The program is a partnership between TJC, the TJC Foundation, Rusk ISD, Citizens 1st Bank and The Perkins Family Foundation, with an initiative that covers up to $4,000 per year for two years at TJC. In addition to graduating in the top half of their class with a minimum 2.5 GPA, qualifying students must also reside in Rusk ISD and must have attended Rusk High School during their junior and senior years, the release stated.
“TJC is our educational partner but The Perkins Family Foundation (James I. and Margaret Perkins, former RHS graduates) actually pays the tuition through an endowment at Citizens 1st Bank,” Burton said. “These students receive $2,000 each semester while at TJC. The Perkins Family Foundation has invested close to $2.4 million in their education.”
But that isn't the only benefit the program provides, he added.
“We have a coordinator, Megan Cumbee Burns (another former Rusk graduate), at TJC who works with our students before and during their time at TJC to ensure they are prepared to enter and successful once they are on campus. Her involvement is paramount to the program’s success,” he said.
According to a release from the college, Burns is TJC's scholarship recruitment and retention coordinator who graduated from Rusk in 2006, who also “hosts a series of workshops and meetings especially for them and their parents, to ease the students’ transition from high school to TJC.”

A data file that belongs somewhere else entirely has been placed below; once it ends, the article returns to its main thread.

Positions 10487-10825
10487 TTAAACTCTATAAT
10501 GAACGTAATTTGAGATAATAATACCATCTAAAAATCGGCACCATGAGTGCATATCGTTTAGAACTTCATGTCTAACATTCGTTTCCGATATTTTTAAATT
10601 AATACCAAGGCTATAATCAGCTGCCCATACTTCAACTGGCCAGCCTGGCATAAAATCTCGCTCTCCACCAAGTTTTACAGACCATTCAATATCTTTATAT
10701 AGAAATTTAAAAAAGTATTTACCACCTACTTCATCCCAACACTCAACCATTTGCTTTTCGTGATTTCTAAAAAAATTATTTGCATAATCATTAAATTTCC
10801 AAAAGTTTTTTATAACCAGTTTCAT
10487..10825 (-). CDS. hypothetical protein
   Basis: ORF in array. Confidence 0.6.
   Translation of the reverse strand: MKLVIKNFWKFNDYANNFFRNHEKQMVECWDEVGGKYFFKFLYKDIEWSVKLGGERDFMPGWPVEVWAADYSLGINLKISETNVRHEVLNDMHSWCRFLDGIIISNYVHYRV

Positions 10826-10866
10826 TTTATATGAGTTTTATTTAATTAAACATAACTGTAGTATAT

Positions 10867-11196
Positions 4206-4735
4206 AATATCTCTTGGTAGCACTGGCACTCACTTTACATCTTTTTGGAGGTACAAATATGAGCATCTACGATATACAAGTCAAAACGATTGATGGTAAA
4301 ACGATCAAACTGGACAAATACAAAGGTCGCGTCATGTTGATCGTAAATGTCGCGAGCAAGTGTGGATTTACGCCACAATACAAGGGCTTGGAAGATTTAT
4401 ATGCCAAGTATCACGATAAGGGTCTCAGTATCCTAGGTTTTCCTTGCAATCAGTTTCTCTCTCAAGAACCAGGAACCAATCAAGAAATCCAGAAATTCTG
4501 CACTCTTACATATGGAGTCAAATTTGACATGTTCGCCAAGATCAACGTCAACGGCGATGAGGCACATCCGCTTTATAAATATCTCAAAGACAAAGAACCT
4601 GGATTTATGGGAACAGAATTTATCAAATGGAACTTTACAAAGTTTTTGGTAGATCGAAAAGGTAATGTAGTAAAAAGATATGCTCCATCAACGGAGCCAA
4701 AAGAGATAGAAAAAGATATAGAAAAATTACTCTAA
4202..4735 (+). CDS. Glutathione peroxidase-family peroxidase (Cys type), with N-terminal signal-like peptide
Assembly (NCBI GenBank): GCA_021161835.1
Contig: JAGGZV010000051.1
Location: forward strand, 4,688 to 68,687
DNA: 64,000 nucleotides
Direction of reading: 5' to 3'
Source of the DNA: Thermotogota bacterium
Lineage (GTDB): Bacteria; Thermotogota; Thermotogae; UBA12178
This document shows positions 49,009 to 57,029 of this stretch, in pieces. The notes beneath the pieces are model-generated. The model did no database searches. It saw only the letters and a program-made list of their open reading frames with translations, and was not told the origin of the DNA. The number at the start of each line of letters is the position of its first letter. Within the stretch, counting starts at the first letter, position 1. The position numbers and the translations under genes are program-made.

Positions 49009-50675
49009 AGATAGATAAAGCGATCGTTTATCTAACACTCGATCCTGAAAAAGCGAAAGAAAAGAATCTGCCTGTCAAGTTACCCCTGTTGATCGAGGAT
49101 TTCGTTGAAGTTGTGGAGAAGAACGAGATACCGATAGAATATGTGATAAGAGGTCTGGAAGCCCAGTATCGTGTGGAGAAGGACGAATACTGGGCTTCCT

Overall, the Promise program is a solid investment all the way around, Burton said.
“As I said before, the students know the opportunity is there and they know what it takes to receive it – it has definitely increased their academic performance,” which, in turn, reflects the district's achievements, he said. “In Texas 55.7 percent of students going to college attend without needing to enroll in 'Developmental Education Courses' and in our region, that percent drops to 50.6 percent. In Rusk ISD, 74.2 percent of our graduates attend without the need for those courses. The program is 'paying off' in every aspect for our students.”
Earlier in the year, the Rusk TJC Citizens Promise program caught the eye of state officials, who selected it among the finalists for a 2019 Texas Higher Education Star Award.
The program has advanced to a selection committee, which determines the winners. All seven finalists and subsequent winners will be recognized during the 19th Annual Star Awards Ceremony to be held at the Texas Higher Education Leadership Conference on Nov. 22 in Austin, according to the release.
“If the program is selected, it will be the first time TJC has been recognized for a Star Award by the Texas Higher Education Coordinating Board,” said Mitch Andrews, TJC vice president for institutional advancement and executive director of the TJC Foundation.
“The program demonstrates a successful partnership to build a college-going culture. We are grateful to Citizens 1stBank, the Perkins Family Foundation and the community of Rusk for their vision in establishing the Rusk TJC Citizens Promise.”
To learn more about the Rusk TJC Citizens Promise, visit TJC.edu/RuskPromise.